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Copy Kitty - Turbo Edition
Brick Top Dec 14, 2013 @ 12:22pm
WTG: Gameplay and Review

Copy Kitty is...not actually that bad. I typed that yeah, and I meant it. It's got a lot of glaring flaws, but the game mechanics are actually pretty fun.

It suffers from quite a large amount of negative however, mostly surrounding the fact that basically at any given time there are at least 5 particle effects on the screen. They make it very hard to differentiate between your projectiles and enemy projectiles, not to mention the game's attempts to try to give me motion sickness. The stages never really seem to change either, with each different level basically using the same color pallet with minor changes to the background. There's also the matter of the character/enemy design being...well..apparently whatever the creator felt like that day.

ALL THAT BEING SAID, the platforming with destructible terrain was relatively easy to navigate, and the controls are decent once you get used to them. Weapon combinations are situational but you never seem to run into one that's entirely useless. It certainly needs refining, but not all is lost.

5.5/10 - Montblanc
tl;dr : It's Kirby but you just shoot things.
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Entanma Project  [developer] Dec 15, 2013 @ 11:14am 
If you'd be more specific about what attacks or enemies are hard to distinguish, we'd love to change them. If the game "gives you motion sickness" then you could look at the very first thing that appears when you boot it up, which prompts you to change the effect/particle amount (or change it at an time in Options, from the main screen or the pause menu). That video was made with effects on the highest setting.

Again, we're willing to work through any problems you might have. Just saying "there are a lot of glaring flaws" when the person in the video is having tons of fun (whenever he's not making fun of the meowing) is not very helpful! If you like the gameplay but think it could be refined, we'd be glad to listen to any specific complaints.
Last edited by Entanma Project; Dec 15, 2013 @ 11:15am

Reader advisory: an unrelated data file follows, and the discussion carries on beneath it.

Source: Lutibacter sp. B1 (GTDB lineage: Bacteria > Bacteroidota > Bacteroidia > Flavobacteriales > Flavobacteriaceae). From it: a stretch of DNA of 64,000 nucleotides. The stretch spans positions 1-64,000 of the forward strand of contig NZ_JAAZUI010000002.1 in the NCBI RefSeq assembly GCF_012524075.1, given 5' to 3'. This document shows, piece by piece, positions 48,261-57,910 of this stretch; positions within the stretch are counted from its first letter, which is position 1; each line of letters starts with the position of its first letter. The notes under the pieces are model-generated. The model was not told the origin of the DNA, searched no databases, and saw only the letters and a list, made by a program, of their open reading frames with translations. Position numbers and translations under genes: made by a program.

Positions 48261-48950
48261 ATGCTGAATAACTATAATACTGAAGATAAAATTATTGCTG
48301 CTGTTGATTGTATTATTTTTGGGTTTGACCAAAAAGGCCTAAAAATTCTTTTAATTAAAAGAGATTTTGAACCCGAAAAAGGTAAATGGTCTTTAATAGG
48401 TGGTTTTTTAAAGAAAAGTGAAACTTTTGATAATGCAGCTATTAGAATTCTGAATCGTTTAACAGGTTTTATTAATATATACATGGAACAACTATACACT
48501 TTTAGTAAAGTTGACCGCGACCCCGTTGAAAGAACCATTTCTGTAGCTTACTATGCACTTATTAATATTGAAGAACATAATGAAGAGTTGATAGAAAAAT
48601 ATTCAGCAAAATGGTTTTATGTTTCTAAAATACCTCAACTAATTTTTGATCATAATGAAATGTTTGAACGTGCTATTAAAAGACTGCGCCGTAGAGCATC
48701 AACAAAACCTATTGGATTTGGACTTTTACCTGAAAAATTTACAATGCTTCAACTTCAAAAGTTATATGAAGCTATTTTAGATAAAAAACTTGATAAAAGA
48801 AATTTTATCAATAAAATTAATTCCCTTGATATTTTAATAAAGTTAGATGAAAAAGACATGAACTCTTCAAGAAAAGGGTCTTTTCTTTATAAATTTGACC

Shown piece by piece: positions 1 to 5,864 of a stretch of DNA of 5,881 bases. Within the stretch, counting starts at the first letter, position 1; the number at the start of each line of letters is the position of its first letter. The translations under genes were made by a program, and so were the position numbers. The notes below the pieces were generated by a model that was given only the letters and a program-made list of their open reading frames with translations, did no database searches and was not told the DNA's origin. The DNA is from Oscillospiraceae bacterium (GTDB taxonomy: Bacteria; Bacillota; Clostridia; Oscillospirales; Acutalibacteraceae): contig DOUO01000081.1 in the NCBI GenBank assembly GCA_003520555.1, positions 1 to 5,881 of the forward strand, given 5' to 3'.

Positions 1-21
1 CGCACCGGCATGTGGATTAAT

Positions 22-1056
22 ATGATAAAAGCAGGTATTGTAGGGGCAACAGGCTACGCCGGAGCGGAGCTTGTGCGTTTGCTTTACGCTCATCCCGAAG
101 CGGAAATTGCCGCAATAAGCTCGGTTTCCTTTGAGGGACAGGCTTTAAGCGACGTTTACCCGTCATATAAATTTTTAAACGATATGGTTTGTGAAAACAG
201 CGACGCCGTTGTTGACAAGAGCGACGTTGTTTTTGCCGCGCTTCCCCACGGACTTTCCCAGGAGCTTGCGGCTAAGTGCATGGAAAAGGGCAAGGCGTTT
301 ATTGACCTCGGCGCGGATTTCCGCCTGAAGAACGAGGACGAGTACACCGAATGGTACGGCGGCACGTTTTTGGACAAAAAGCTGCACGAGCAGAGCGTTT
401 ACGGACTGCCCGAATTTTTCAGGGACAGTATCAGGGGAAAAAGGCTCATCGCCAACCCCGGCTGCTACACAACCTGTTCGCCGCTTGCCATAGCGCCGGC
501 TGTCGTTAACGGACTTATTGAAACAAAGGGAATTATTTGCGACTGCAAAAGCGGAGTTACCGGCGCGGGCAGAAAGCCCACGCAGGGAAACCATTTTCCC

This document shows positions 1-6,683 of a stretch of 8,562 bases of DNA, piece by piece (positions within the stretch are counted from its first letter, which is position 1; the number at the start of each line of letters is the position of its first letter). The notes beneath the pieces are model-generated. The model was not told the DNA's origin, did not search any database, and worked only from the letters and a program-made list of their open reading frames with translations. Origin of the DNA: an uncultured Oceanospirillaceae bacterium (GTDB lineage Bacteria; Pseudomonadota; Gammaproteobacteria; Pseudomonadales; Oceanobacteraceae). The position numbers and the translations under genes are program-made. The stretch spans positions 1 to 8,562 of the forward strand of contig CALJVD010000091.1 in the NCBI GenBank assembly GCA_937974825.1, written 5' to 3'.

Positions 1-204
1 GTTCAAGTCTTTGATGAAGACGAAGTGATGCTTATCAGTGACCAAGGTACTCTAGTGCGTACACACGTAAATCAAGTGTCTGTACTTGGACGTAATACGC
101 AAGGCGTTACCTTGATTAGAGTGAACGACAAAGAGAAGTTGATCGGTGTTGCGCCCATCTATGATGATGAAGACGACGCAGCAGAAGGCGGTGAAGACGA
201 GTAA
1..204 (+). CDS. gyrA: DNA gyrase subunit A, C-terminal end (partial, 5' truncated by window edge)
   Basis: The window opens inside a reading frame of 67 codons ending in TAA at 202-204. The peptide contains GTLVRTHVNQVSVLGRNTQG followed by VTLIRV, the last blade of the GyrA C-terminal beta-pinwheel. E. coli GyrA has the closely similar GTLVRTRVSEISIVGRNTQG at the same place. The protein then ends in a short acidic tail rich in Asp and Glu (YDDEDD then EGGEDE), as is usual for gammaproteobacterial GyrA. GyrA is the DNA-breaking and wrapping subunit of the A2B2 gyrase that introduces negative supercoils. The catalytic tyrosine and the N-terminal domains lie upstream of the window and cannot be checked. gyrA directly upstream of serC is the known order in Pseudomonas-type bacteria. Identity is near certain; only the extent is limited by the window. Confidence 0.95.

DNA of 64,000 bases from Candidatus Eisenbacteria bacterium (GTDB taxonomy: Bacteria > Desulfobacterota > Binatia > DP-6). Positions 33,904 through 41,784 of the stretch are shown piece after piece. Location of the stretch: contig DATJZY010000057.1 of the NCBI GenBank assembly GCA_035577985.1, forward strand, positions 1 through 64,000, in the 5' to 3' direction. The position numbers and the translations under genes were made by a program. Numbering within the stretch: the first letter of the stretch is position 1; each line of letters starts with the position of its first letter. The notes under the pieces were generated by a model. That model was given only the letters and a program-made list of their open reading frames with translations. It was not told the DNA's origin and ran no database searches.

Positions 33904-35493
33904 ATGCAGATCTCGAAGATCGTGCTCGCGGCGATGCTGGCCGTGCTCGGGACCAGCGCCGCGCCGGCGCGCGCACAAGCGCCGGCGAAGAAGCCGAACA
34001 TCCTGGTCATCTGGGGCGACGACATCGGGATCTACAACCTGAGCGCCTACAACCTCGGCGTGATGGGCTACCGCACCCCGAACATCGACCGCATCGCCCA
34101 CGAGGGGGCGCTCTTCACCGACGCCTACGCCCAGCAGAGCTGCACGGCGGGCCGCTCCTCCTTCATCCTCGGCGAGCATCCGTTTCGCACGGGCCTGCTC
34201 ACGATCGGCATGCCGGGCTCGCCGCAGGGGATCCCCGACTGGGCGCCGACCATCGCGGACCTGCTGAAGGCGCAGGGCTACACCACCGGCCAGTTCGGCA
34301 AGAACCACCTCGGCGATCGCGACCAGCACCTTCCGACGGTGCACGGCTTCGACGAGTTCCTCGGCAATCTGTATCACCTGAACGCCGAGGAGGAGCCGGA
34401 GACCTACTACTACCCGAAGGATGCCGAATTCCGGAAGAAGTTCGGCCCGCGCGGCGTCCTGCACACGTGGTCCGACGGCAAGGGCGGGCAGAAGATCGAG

Montblanc Dec 15, 2013 @ 12:08pm 
I judged the game at it's default settings because that was how it's presented to me fresh out of the...uh...install. I know you can turn down the particle effects and whatnot, and I'm aware this sounds particuarlly lazy, but you really shouldn't have to. First impressions and whatnot.

Most projectiles are easily identifiable, yes, but you start to lose track when you're firing off massive amounts of projectiles yourself and hogging up the screen. It does seem like you've compensated for this in development as I never felt like the game was unfair.

The environments and models I still do hold a problem with, mostly because the models seem out of place in the environment to me, but this is merely one opinion out of the crowd. If anything, I would honestly say that stages are sound in terms of structure, but could perhaps use some visual tweaking to change the play environment as you progress.

Best of luck to you and your team during the game's development, looking forward to what you guys can come up with.
Entanma Project  [developer] Dec 15, 2013 @ 12:29pm 
I assume most of "firing off massive amounts of projectiles yourself" is due to Bounce weapons, judging by the video. We'll probably adjust that, it does get crazy when you're combining it with Tornado and such - but if you're doing that, you probably don't have to worry about enemies since anything close to you is dead! Anyway, by the time the game gets hard enough that enemies start posing a threat, you've gotten used to what most of the weapons do and look like.

As far as the environments go, you only played 10 minutes of each mode. The game is actually really big! One of the complaints we got for previous versions is that there was TOO much variety, with so many environment types and enemies and weapons right near the beginning, so we spread it out more. For the model/environment clash, it's somewhat on purpose (real things in a virtual reality), and partially out of necessity - it's hard to make natural-looking environments when almost everything can be destroyed. It's abstracted a bit so that you can clearly tell where the land is, and things like metal blocks are very easy to identify. The graphic calculation also needs to be fast enough for the Endless Mode generator to work, as well as re-drawing it on the fly whenever anything gets destroyed.

And a specific response to one thing in the video - "why do I spawn in spikes?!" That's to show you that you can walk PAST spikes, as long as you don't land on top of them. I think you kind of realized that on your own by the end, but maybe the corridor at the end of that stage could be modified a little so you NEED to voluntarily walk past the spikes to continue? It was kinda supposed to do that but there are ways to bypass it (as you did).

And a quick restatement: literally the first thing that happens when you turn on the game, is a mini options menu that lets you adjust the effects amount, with nice descriptions for all the settings. The vast majority of people prefer it on the max setting, so that's why it's the default. But if you don't, the option to change it is literally the first thing in the game, hehe. Lazy indeed! I wonder if it should automatically go to the options menu at the end of the tutorial to demonstrate how much you can change or tweak if you don't like it.

Thanks for the comments!
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